I’m going to come clean.
I have a favorite spoon, a favorite fork and a favorite pint glass to hold my water in. I can certainly use other things, but I’m always a bit on edge if I do. Is that weird?
I can’t seem to throw away old newspapers with headlines of prominent events, favorite pens without ink, or most books given to me by others. I hang onto Christmas cards and birthday cards and stacks of old letters. I have ticket stubs and burned out candles and irreparably torn jeans that don’t fit. I save shirts that I love but hate how they look on me. I have a collection of good cardboard boxes, saved, because they are good cardboard boxes.
I have watches that don’t run and coffee mugs I don’t use and a drawer full of cords that belong to things I probably no longer own. I hoard “good paper” and Sharpie pens and tubes of dried up paint. I have a 1 TB digital drive full of thousands of photos that should never have been saved. I have three beautiful cameras, two of which I’ve yet to learn how to use. I have maps I can’t read, bottles of expired prescriptions and two salt lamps that need new bulbs.
My eyebrows are thinning, my ears are growing and I occasionally break out like I’m 16. My hair is brittle (and going white), my eyes are going bad and I have a “good ear” beginning to fade. I sneeze constantly, get the occasional dreaded cold sore and take a drug I hate every day so that my joints don’t erode into nothingness.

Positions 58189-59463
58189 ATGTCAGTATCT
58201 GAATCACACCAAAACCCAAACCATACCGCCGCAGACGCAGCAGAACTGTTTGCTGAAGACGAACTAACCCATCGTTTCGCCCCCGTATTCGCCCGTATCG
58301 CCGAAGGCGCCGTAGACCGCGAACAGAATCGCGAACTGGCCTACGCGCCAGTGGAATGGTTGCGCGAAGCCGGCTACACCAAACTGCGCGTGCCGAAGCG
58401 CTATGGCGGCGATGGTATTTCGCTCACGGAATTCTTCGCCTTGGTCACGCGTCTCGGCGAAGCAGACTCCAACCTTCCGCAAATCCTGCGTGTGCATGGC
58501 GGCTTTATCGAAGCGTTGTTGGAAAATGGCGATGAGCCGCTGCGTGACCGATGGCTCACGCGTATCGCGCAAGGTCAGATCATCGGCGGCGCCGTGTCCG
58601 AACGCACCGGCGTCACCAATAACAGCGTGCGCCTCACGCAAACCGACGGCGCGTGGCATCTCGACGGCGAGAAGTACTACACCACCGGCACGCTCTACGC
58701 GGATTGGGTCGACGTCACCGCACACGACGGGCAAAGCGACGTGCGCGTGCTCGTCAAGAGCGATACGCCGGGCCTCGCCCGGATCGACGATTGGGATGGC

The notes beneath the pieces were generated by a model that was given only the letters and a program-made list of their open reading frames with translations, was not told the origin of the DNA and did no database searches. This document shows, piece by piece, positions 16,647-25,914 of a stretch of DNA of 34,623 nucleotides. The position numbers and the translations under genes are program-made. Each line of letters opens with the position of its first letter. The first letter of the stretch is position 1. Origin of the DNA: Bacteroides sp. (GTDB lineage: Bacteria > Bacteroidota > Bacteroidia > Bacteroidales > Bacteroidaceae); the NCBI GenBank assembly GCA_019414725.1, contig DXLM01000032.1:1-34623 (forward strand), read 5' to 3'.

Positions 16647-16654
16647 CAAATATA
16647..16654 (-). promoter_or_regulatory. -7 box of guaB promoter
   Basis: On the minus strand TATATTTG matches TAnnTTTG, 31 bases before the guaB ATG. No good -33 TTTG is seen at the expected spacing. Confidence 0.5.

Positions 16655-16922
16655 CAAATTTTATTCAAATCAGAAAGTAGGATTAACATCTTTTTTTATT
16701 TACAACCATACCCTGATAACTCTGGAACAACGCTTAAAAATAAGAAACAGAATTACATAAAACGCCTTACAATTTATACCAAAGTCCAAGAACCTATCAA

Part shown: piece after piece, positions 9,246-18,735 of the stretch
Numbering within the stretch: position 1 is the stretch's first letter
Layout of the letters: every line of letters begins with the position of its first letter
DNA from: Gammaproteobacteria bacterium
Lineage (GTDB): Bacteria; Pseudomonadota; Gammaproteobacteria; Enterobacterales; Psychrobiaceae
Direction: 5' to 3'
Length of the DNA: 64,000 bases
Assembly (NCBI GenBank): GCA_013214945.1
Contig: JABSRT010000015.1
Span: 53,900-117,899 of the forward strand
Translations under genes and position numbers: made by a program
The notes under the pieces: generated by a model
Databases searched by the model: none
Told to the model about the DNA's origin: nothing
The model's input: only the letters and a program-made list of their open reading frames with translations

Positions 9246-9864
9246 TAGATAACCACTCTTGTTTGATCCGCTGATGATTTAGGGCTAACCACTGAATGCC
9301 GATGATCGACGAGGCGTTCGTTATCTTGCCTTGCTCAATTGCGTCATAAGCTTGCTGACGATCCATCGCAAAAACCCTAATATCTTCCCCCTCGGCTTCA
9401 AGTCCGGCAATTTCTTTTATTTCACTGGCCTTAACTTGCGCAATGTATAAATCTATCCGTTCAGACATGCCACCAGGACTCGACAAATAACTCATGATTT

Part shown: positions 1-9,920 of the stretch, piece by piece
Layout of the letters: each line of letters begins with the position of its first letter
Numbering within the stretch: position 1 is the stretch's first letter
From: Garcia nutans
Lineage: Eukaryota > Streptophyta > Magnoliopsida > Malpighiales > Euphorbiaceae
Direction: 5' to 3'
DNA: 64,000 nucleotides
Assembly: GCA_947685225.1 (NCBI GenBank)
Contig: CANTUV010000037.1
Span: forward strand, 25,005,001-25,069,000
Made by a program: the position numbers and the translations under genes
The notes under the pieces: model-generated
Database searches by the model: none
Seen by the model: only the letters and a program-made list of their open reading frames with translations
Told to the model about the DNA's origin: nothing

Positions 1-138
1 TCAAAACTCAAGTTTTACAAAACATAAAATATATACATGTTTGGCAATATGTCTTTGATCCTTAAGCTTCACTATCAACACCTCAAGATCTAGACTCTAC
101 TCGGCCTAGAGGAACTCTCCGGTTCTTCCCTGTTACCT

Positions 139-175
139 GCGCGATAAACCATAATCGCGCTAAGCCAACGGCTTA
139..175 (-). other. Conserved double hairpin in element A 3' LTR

I’m a mess, really.
I think at 60 I began to have a recognition of myself. It would be a stretch to call it an appreciation or even an acceptance but there is an undeniable sense of self-awareness. I look around at my life amazed and surprised by what I discover about who I am.
I really don’t love shopping or crowds and I will always gravitate towards nature and solitude. I kick myself that I was “today years old” before I knew that a bald eagle could dive at a mindblowing speed of 100mph, mate for life and live up to 30 years in the wild.
Just last year I learned that on my fuel gauge in the car there is a small gas tank graphic and an arrow that indicates which side the tank is on. And that if I simply flip the lid on child-proof pill bottles, they open easier for arthritic hands.
The scars I had at 16 are the same scars I have at 60. The light bulbs of today are harsh and unnatural so you can trust me about the scars. No imperfection shall go unseen. It’s like an unwritten rule. I wear a nightguard and an earplug and more than once I have contemplated black-out drapes or shades.
I don’t eat right or sleep well. In fact most nights, even when I am completely exhausted, my mind jumps in with all the unanswerable questions needed to seed my insomnia. Worry grows like weeds in the night. I try tricks, like some barely remembered relaxation techniques, but to little avail. I try leaning into my fractured meditation practice but forget to breathe.
My time has become my most valuable asset. If you don’t keep your word or respect my boundaries, you will probably see less and less of me. The digressions of others I used to brush off and excuse, now leave me disappointed. Days are a precious commodity. Engagement, even if challenging, is always my priority but I will walk fast and furiously away from disingenuousness.